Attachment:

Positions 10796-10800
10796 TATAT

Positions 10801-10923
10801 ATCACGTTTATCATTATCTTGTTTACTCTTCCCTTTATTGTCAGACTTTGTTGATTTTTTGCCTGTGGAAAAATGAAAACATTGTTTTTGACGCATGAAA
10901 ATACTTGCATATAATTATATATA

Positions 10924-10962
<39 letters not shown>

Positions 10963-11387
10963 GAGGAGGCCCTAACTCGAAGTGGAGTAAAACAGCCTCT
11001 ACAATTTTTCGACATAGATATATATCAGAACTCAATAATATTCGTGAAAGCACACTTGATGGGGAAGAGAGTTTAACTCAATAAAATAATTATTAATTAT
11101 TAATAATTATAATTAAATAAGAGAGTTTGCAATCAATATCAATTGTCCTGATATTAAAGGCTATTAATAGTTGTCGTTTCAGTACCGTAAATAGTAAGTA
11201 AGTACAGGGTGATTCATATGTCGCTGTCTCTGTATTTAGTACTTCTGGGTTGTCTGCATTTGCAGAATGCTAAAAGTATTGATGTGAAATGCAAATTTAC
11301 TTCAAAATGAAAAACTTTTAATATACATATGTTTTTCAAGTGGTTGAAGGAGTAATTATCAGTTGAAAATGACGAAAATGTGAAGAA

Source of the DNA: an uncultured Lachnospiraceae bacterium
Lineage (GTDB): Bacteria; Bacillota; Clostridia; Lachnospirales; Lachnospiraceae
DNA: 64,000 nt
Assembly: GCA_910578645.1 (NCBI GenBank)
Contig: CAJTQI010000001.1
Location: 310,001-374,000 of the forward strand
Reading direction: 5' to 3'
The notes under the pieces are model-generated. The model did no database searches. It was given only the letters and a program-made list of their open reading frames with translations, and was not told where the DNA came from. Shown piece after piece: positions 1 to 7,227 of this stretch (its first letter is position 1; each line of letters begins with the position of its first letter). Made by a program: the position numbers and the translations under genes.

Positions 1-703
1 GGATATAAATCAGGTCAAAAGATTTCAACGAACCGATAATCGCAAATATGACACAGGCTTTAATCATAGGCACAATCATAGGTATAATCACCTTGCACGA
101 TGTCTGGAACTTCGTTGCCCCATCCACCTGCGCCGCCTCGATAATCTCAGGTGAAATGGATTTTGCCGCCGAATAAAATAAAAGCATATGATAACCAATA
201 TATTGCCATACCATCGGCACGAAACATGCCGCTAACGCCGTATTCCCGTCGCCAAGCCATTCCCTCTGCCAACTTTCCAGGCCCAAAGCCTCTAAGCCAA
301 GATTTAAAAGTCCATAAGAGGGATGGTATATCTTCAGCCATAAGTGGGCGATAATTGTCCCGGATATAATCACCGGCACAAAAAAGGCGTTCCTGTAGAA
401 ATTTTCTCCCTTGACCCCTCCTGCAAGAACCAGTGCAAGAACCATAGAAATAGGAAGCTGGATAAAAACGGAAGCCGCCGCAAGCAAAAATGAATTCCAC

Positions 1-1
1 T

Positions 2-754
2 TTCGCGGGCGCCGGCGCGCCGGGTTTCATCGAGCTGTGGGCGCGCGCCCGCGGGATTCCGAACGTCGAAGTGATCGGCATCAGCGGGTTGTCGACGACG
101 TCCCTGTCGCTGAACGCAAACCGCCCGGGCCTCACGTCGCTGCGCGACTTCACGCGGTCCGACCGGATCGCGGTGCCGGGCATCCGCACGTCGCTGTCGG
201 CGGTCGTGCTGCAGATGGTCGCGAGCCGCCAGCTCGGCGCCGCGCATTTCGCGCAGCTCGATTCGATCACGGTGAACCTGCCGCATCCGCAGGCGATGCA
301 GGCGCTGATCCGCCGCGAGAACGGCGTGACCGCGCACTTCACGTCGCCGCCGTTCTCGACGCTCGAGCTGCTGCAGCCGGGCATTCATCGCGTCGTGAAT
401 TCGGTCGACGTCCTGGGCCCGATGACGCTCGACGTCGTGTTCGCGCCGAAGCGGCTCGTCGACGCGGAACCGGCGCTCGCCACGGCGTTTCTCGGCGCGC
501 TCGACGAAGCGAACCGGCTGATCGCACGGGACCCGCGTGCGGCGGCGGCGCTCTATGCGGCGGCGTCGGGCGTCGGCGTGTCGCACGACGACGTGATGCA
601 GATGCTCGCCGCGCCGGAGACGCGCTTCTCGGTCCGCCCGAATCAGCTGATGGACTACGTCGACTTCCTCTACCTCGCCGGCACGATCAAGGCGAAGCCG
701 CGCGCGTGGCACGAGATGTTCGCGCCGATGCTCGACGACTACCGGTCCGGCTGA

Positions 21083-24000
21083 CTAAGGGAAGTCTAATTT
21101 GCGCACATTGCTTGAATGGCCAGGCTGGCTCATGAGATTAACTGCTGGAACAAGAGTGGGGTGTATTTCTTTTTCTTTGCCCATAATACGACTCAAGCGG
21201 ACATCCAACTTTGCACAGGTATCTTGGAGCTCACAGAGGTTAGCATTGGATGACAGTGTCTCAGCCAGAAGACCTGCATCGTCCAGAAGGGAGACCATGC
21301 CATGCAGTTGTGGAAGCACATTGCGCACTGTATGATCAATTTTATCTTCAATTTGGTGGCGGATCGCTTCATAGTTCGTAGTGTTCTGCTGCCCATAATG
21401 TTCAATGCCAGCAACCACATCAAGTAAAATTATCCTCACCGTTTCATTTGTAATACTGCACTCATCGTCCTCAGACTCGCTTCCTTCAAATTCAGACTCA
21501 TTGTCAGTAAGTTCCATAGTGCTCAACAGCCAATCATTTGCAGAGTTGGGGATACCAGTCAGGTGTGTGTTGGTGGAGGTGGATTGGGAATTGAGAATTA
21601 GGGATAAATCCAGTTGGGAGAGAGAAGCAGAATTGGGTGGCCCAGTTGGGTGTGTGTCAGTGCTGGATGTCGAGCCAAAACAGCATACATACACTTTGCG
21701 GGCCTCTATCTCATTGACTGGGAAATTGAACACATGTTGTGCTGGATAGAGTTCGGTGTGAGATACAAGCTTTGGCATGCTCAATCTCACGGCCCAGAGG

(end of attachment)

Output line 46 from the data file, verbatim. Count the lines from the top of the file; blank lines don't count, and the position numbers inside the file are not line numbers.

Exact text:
21601 GGGATAAATCCAGTTGGGAGAGAGAAGCAGAATTGGGTGGCCCAGTTGGGTGTGTGTCAGTGCTGGATGTCGAGCCAAAACAGCATACATACACTTTGCG